[Pdx-pm] Q about ithreads && signals

Kyle Hayes kyle_hayes at speakeasy.net
Sun Nov 17 13:50:54 CST 2002

On Saturday 16 November 2002 21:29, Joshua Hoblitt wrote:
> Tom,
> The eval block is there in some kind of ill concieved attempt to keep
> the signal from propagating.  The local is a left over from perlipc and
> I was also hoping that it would limit the signal.
> Your right that '$SIG{ALRM} = \&get_doc' would save a function call. 
> It's there because I had a print statement included for debugging.
> This is the result of code being mangled serveral times in trying to
> track the problem down.
> This is a quote form perlthrtut:
>     "Similarly, mixing signals and threads should not be
>      attempted.  Implementations are platform-dependent, and even
>      the POSIX semantics may not be what you expect (and Perl
>      doesn't even give you the full POSIX API)."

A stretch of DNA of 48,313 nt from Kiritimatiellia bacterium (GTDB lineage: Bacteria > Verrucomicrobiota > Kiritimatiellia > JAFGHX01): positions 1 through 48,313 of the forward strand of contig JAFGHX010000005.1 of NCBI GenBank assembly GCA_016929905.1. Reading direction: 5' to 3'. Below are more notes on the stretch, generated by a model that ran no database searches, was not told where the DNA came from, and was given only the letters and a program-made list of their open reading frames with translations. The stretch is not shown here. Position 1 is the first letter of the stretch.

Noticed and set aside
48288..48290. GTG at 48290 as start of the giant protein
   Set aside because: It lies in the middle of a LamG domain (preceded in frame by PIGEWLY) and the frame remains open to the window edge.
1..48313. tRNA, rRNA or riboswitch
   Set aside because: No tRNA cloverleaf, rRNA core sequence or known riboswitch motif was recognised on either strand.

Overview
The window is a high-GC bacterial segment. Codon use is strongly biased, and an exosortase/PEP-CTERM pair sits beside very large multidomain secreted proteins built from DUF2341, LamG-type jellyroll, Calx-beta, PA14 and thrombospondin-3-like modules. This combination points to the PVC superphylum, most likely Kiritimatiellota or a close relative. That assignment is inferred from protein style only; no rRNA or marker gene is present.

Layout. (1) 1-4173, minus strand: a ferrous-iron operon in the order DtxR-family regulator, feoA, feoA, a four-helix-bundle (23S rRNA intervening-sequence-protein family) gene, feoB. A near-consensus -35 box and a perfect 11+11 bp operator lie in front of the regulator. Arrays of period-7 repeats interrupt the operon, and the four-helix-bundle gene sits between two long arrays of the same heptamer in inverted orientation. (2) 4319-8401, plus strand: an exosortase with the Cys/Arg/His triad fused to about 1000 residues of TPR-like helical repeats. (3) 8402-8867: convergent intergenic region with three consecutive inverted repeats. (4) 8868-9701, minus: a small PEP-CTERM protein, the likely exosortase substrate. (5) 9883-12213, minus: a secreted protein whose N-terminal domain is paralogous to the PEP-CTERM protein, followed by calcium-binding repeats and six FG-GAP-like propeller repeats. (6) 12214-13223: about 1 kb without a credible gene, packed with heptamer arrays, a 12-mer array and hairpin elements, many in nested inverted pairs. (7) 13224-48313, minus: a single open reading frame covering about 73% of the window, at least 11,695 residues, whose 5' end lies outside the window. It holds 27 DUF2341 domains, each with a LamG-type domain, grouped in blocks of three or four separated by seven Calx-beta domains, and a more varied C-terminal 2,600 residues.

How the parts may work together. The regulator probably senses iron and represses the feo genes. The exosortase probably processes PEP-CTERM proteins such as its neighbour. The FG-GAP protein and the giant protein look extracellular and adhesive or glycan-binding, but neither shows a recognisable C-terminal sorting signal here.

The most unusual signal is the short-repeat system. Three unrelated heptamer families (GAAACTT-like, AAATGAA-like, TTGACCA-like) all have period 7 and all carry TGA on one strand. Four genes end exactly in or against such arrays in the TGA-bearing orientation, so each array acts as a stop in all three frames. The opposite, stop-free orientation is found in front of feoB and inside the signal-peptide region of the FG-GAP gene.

> Maybe I should try setting $SIG{ALARM} outside the eval block... hmm...

In C under the current Linux implementation, threads and signals are weird 
and not POSIX compliant.

I haven't had the chance to use ithreads yet, but in C, something as 
"simple" as SIGALARM may not even go to the right thread.

Rather than SIGALARM, use the queuing code that the new threading provides.  
That'll probably be closer to what you want if I've understood what you 
are trying to do...

Believe the manual when it talks about threads  and signals!


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